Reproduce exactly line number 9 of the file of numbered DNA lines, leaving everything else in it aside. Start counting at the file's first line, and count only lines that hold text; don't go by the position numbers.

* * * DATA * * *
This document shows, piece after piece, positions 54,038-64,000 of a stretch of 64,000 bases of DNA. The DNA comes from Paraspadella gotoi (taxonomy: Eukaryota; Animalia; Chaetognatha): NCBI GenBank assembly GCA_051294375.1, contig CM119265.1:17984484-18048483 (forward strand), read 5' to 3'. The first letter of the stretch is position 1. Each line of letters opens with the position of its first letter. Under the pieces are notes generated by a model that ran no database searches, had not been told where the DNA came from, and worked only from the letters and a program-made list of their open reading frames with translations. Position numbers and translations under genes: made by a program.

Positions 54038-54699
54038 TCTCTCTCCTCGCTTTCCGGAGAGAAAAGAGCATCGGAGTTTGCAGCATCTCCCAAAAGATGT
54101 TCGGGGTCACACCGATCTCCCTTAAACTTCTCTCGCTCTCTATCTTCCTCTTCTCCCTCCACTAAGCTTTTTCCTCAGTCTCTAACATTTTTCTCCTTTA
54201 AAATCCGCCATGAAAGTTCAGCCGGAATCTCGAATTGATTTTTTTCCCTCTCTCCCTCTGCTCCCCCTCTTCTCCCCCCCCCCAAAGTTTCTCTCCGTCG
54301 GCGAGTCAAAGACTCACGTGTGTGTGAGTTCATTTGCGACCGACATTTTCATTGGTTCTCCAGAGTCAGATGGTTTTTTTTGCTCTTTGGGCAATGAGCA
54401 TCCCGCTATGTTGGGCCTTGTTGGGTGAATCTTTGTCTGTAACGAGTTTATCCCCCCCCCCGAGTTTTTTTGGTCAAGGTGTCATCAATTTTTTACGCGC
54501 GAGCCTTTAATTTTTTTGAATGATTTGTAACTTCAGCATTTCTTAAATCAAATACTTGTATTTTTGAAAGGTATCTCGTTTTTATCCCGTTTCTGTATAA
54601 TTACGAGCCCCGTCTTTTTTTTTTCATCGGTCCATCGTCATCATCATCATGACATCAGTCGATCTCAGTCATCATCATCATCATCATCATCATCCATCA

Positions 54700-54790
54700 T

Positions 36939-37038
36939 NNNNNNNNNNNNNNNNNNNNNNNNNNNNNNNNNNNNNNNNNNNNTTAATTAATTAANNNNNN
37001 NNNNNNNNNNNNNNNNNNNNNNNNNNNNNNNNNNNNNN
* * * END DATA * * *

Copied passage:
54601 TTACGAGCCCCGTCTTTTTTTTTTCATCGGTCCATCGTCATCATCATCATGACATCAGTCGATCTCAGTCATCATCATCATCATCATCATCATCCATCA